Hedvig wanders the room. Ekdal emerges from the garret. She asks him how one goes about shooting wild ducks. He explains and shuffles off to his room. Hedvig reaches for the pistol on the bookshelf when Gina enters. She hastily lays it down, unobserved. Gina sends her into the kitchen to check on Hialmar's breakfast.

The door opens hesitantly and an unkempt Hialmar enters. He declares tonelessly that he will depart shortly. Hedvig sees and runs to him in joy; Hialmar rejects her anew. Hedwig retires without a word. Hialmar begins rummaging for his technical magazines; he requires them for the invention. Gina asks if he is still leaving. Hialmar cannot live among traitors and he plans to take Ekdal with him as well.


As noted throughout, Ibsen is known for staging the destruction of the romantic hero and articulates as the claims of the ideal. Here the romantic hero, who finds his comic double in the fickle, melodramatic Hialmar, is most explicitly demystified in the exchange between Relling and Gregers. Hialmar's handsomeness, "superficially emotional temperament," "sympathetic voice," and talent for declaiming the verses and thoughts of others have always made him appear the "great light of the future" within his personal circles. The play debunks this fantasy of the romantic hero from his humiliation among his class betters at the banquet onward.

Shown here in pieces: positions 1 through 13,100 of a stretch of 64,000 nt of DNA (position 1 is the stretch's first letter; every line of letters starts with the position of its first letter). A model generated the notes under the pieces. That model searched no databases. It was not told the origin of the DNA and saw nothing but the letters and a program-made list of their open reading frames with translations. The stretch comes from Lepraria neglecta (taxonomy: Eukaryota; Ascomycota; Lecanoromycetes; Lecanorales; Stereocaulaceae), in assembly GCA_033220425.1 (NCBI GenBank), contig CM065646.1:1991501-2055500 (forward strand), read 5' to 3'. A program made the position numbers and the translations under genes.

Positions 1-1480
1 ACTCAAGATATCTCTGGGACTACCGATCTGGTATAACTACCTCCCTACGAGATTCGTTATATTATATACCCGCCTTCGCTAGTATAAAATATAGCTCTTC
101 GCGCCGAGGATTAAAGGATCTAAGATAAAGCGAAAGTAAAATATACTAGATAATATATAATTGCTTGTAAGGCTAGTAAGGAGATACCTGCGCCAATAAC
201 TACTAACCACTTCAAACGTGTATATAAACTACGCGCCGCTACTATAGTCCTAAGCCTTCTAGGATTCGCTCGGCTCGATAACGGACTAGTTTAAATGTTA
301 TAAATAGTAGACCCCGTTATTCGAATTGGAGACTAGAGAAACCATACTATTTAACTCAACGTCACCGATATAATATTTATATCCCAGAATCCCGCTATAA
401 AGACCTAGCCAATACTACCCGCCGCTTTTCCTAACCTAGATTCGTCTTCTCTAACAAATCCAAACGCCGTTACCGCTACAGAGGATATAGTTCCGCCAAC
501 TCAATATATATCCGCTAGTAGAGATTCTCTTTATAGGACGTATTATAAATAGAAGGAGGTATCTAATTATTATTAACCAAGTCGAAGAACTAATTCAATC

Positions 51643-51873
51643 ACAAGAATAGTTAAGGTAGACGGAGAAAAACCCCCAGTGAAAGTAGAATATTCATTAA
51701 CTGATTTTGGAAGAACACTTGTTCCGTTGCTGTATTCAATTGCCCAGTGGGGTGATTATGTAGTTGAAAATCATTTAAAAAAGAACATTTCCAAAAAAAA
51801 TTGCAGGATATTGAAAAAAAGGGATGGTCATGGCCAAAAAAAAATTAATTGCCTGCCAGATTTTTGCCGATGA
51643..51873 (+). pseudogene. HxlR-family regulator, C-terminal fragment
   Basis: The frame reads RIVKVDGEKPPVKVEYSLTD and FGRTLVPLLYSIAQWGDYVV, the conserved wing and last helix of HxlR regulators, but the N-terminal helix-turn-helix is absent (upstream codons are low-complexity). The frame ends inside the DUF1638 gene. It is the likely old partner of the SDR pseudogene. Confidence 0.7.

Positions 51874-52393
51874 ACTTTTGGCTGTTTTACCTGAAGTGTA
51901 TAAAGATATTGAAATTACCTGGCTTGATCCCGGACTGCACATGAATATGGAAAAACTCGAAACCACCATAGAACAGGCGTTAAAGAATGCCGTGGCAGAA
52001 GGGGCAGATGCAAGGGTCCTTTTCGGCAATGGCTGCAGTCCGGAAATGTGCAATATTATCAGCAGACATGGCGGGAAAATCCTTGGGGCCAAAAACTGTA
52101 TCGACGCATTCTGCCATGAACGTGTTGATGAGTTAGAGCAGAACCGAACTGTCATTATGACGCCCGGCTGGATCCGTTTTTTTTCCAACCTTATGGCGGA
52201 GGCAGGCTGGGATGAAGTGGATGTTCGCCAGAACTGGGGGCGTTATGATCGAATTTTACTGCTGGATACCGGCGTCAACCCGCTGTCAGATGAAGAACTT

Over and against the spiritual quack Gregers, who colludes in the myth of this hero, the sardonic Dr. Relling functions here as a figure of critical knowledge. He sees Hialmar's delusions as well as the would-be prophet Gregers's stony blindness. Again note the crucial tropes of blindness and obscurity, light and dark. The shadows that pervade the household, metaphors for the delusions of its residents, now obscure the garret entirely. Gregers hopes to cast the light of transfiguration through the house's poisonous vapors. Though Hedvig will again intuitively doubt the merits of Gregers's gospel, in some sense waking up to their strangeness, Gregers will prevail upon her anew by accusing her of blindness to the claims of the ideal.

For Relling, this tropological economy of dark/light blindness/sight, vulgar/ideal, and lie/truth is precisely part of Hialmar and Gregers's problem. Hialmar has always played the shining ideal within his personal circles and remains blind to the world. Transfixed by his idol, Hialmar becomes "stone blind" himself.

Relling instead uses two alternative metaphors: the economic and the medical. Thus for Relling Gregers's "claim of the ideal" is not moral/spiritual but pecuniary. Gregers has come to cash in at the Ekdals only to discover that residents are insolvent. As we have seen, the appeal to economics, as in oikos or management of the household, has functioned to deflate the characters' grander claims.